Outside the Mame Abdou Aziz Sy Dabakh Hospital in Tivaouane, a city with a population of 40,000, one of the distraught mothers called out for her son.
“Where is Mohamed?” she cried.
Her baby son was taken to the hospital 10 days ago and was baptised on Monday, Mohamed’s 54-year-old father Alioune Diouf said.
The city’s mayor Demba Diop said the fire had been caused by a short circuit and spread very quickly.
He denied allegations from relatives at the hospital and across social media that the babies had been left alone, saying a midwife and nurse were present on Wednesday evening.
“There was a noise and an explosion that lasted three minutes at most,” he said outside the hospital entrance.
“Five minutes after, the fire brigade arrived. People used fire extinguishers.”
The mayor said the air-conditioning had accelerated the flames and added that the two nurses fainted but were revived.
“There was no negligence,” Diop insisted.
The disaster however sparked calls for the resignation of Health Minister Abdoudaye Diouf Sarr, who was quoted in media reports also as blaming an electrical fault.
The presidency in the evening said he would be replaced by Marie Khemesse Ngom Ndiaye, formerly the director-general of the public health authority.
Sall would return early from abroad and visit the hospital on Saturday, his office said.
The maternity unit was equipped to take care of 13 babies.
“At the time of the fire, there were 11 whom nurses were unable to save,” the minister said.
World Health Organization chief Tedros Adhanom Ghebreyesus tweeted that he was “beyond heartbroken with this tragic news.
“I’m sending my deepest condolences to the parents and families of the babies who lost their lives.”
Outgoing health minister Sarr, who had been in Geneva attending a meeting with the WHO, said an investigation is under way.
The tragedy in Tivaouane comes after several other public health incidents in Senegal, which suffers from a great disparity between urban and rural areas in healthcare services.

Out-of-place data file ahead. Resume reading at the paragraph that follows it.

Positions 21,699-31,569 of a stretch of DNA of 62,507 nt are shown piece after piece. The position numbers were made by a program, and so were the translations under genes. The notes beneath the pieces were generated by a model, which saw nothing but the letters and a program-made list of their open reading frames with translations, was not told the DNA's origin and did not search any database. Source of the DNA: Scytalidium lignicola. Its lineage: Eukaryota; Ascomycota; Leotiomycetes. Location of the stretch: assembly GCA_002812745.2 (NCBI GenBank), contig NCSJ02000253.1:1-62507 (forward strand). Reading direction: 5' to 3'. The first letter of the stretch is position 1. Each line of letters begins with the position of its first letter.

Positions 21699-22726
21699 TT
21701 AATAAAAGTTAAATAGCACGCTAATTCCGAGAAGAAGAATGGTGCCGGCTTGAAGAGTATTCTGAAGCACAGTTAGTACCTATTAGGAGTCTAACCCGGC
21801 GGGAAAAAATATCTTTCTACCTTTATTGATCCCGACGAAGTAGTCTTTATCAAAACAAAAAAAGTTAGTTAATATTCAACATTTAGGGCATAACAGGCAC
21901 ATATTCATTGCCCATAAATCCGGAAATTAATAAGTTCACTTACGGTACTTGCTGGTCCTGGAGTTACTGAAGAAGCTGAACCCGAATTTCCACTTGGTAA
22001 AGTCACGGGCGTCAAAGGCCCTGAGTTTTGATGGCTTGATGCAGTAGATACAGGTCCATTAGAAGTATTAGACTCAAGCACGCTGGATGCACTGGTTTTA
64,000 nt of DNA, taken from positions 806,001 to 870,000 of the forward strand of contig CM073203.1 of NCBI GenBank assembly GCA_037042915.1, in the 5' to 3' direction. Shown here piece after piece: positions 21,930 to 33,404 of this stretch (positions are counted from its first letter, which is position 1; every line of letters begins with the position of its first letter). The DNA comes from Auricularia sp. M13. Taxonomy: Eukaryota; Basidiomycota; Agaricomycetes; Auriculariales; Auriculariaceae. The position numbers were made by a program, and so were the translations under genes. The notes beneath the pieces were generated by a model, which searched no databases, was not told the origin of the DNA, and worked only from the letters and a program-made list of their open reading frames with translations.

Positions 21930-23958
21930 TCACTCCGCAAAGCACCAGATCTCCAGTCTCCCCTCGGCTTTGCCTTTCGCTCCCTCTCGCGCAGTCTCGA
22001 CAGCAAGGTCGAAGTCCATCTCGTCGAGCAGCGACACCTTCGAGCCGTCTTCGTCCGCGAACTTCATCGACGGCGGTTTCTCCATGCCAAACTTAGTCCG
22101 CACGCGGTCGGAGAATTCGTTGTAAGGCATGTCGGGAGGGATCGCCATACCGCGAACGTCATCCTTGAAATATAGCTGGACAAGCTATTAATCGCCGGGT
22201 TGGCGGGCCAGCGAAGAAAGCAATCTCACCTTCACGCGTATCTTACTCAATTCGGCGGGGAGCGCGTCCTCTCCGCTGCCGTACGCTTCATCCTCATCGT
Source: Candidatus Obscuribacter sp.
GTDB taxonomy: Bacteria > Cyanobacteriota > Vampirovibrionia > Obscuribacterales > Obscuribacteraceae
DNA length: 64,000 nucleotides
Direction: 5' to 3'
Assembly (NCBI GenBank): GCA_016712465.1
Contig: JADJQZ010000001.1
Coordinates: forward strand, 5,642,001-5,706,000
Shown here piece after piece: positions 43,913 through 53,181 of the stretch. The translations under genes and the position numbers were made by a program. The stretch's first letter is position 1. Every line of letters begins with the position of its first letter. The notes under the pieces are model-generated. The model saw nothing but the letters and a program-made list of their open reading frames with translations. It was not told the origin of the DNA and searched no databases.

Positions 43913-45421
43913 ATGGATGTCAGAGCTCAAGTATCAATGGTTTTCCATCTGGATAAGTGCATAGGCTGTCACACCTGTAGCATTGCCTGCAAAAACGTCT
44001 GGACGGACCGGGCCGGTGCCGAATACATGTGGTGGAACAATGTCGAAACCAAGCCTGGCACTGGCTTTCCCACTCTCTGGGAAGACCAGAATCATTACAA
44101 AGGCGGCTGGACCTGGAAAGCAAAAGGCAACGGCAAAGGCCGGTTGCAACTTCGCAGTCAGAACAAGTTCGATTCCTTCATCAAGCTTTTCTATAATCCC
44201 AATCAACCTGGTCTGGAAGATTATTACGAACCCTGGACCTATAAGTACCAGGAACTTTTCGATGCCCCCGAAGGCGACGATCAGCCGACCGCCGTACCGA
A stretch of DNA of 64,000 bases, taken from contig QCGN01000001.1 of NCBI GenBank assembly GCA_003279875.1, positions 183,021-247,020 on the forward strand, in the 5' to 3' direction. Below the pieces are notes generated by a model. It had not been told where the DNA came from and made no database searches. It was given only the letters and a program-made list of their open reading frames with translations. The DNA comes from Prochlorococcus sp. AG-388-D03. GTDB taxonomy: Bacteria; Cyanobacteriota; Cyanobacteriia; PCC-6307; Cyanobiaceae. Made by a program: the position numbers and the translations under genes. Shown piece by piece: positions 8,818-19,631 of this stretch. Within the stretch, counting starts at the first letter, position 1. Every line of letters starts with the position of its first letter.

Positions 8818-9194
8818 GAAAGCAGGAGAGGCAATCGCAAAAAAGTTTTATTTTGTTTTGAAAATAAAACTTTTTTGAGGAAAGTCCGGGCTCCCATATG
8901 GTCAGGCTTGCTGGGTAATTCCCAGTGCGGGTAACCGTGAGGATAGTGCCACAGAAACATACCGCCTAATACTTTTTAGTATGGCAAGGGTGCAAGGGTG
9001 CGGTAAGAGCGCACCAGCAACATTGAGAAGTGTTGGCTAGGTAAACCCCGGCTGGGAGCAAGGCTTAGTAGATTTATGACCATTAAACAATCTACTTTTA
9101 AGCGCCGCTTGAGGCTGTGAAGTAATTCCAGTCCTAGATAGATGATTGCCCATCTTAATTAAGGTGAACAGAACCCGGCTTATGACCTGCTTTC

In the northern town of Linguere in late April, a fire broke out at a hospital and four newborn babies were killed.
The town’s mayor cited an electrical malfunction in an air-conditioning unit in the maternity ward.
‘This is unacceptable’
Wednesday’s accident came over a month after the nation mourned the death of a pregnant woman who waited in vain for a caesarean section.
The woman, Astou Sokhna, arrived at a hospital in the northern city of Louga in pain. The staff refused to accommodate her request for a C-section, saying it was not scheduled.
She died on 1 April, 20 hours after arrival.
Sokhna’s death caused a wave of outrage across the country over the dire state of the health system. Sarr acknowledged two weeks later that the death could have been avoided.
Three midwives on duty the night Sokhna died were given a six-month suspended prison sentence on 11 May by the High Court of Louga for “failure to assist a person in danger” in connection with her case.
Amnesty International’s Senegal director Seydi Gassama said his organisation had called for an inspection and upgrade for neonatal services in hospitals across Senegal after the “atrocious” death of the four babies in Linguere.
With the new tragedy, Amnesty “urges the government to set up an independent commission of inquiry to determine responsibility and punish the culprits, no matter the level they are at in the state apparatus”, he tweeted.
Opposition lawmaker Mamadou Lamine Diallo also responded with outrage to the Tivaouane blaze.
“More babies burned in a public hospital... this is unacceptable @MackySall,” he tweeted.
“We suffer with the families to whom we offer our condolences. Enough is enough.”